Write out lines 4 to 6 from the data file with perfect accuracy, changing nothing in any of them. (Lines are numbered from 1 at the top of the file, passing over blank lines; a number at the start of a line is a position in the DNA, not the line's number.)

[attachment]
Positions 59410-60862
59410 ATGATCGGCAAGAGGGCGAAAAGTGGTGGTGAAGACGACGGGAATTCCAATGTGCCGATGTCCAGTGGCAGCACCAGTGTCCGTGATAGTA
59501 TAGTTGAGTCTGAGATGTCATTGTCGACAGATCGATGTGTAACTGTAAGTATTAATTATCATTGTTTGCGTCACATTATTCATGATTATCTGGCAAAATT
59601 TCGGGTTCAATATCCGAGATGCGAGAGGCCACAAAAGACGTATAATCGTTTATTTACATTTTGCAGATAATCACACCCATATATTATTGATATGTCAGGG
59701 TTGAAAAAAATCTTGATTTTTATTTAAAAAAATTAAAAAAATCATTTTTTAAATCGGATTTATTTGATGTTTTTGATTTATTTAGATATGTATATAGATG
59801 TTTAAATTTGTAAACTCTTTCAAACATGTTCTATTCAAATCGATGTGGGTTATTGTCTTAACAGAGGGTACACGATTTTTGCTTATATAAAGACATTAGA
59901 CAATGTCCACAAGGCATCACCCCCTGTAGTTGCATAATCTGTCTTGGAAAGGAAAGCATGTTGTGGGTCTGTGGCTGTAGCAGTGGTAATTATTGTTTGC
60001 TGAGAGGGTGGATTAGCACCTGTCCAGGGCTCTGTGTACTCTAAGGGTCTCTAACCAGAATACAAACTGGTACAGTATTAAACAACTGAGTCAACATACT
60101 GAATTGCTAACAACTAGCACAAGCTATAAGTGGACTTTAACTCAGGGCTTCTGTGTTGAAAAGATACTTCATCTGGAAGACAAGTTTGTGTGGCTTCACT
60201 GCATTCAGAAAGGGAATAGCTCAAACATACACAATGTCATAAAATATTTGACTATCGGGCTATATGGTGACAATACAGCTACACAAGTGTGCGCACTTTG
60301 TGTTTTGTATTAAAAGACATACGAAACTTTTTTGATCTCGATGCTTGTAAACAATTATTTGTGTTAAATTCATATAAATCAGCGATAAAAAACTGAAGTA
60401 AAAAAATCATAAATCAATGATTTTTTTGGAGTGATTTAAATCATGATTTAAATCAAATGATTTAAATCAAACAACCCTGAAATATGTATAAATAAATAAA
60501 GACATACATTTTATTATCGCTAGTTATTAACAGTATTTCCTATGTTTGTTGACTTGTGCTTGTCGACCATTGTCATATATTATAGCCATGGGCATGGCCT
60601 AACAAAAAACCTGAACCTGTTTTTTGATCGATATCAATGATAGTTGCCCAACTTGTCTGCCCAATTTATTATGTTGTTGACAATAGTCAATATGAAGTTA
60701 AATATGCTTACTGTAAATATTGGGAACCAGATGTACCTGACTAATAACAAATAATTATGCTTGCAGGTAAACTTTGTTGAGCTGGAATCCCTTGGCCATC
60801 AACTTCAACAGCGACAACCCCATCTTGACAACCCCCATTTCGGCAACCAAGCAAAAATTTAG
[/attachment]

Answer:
59601 TCGGGTTCAATATCCGAGATGCGAGAGGCCACAAAAGACGTATAATCGTTTATTTACATTTTGCAGATAATCACACCCATATATTATTGATATGTCAGGG
59701 TTGAAAAAAATCTTGATTTTTATTTAAAAAAATTAAAAAAATCATTTTTTAAATCGGATTTATTTGATGTTTTTGATTTATTTAGATATGTATATAGATG
59801 TTTAAATTTGTAAACTCTTTCAAACATGTTCTATTCAAATCGATGTGGGTTATTGTCTTAACAGAGGGTACACGATTTTTGCTTATATAAAGACATTAGA